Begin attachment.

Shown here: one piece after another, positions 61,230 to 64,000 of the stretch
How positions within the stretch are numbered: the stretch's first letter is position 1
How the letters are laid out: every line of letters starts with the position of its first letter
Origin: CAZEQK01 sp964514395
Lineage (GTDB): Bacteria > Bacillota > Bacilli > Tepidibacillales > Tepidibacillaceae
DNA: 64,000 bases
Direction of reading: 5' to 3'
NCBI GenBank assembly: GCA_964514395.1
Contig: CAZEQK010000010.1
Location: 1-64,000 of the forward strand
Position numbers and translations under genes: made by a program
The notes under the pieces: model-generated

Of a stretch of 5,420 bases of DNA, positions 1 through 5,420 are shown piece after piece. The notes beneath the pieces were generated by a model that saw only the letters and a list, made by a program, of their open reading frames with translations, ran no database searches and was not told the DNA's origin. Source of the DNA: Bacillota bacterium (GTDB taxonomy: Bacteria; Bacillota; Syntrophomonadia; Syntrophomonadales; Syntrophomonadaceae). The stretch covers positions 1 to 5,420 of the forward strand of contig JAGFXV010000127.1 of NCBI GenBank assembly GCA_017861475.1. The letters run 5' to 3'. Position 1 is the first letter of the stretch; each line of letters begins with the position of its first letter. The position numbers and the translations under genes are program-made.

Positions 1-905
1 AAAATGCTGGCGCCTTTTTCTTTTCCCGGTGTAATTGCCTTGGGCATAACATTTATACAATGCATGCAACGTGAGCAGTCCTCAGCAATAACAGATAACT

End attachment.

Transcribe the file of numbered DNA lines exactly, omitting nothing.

Shown here: one piece after another, positions 61,230 to 64,000 of the stretch
How positions within the stretch are numbered: the stretch's first letter is position 1
How the letters are laid out: every line of letters starts with the position of its first letter
Origin: CAZEQK01 sp964514395
Lineage (GTDB): Bacteria > Bacillota > Bacilli > Tepidibacillales > Tepidibacillaceae
DNA: 64,000 bases
Direction of reading: 5' to 3'
NCBI GenBank assembly: GCA_964514395.1
Contig: CAZEQK010000010.1
Location: 1-64,000 of the forward strand
Position numbers and translations under genes: made by a program
The notes under the pieces: model-generated

Of a stretch of 5,420 bases of DNA, positions 1 through 5,420 are shown piece after piece. The notes beneath the pieces were generated by a model that saw only the letters and a list, made by a program, of their open reading frames with translations, ran no database searches and was not told the DNA's origin. Source of the DNA: Bacillota bacterium (GTDB taxonomy: Bacteria; Bacillota; Syntrophomonadia; Syntrophomonadales; Syntrophomonadaceae). The stretch covers positions 1 to 5,420 of the forward strand of contig JAGFXV010000127.1 of NCBI GenBank assembly GCA_017861475.1. The letters run 5' to 3'. Position 1 is the first letter of the stretch; each line of letters begins with the position of its first letter. The position numbers and the translations under genes are program-made.

Positions 1-905
1 AAAATGCTGGCGCCTTTTTCTTTTCCCGGTGTAATTGCCTTGGGCATAACATTTATACAATGCATGCAACGTGAGCAGTCCTCAGCAATAACAGATAACT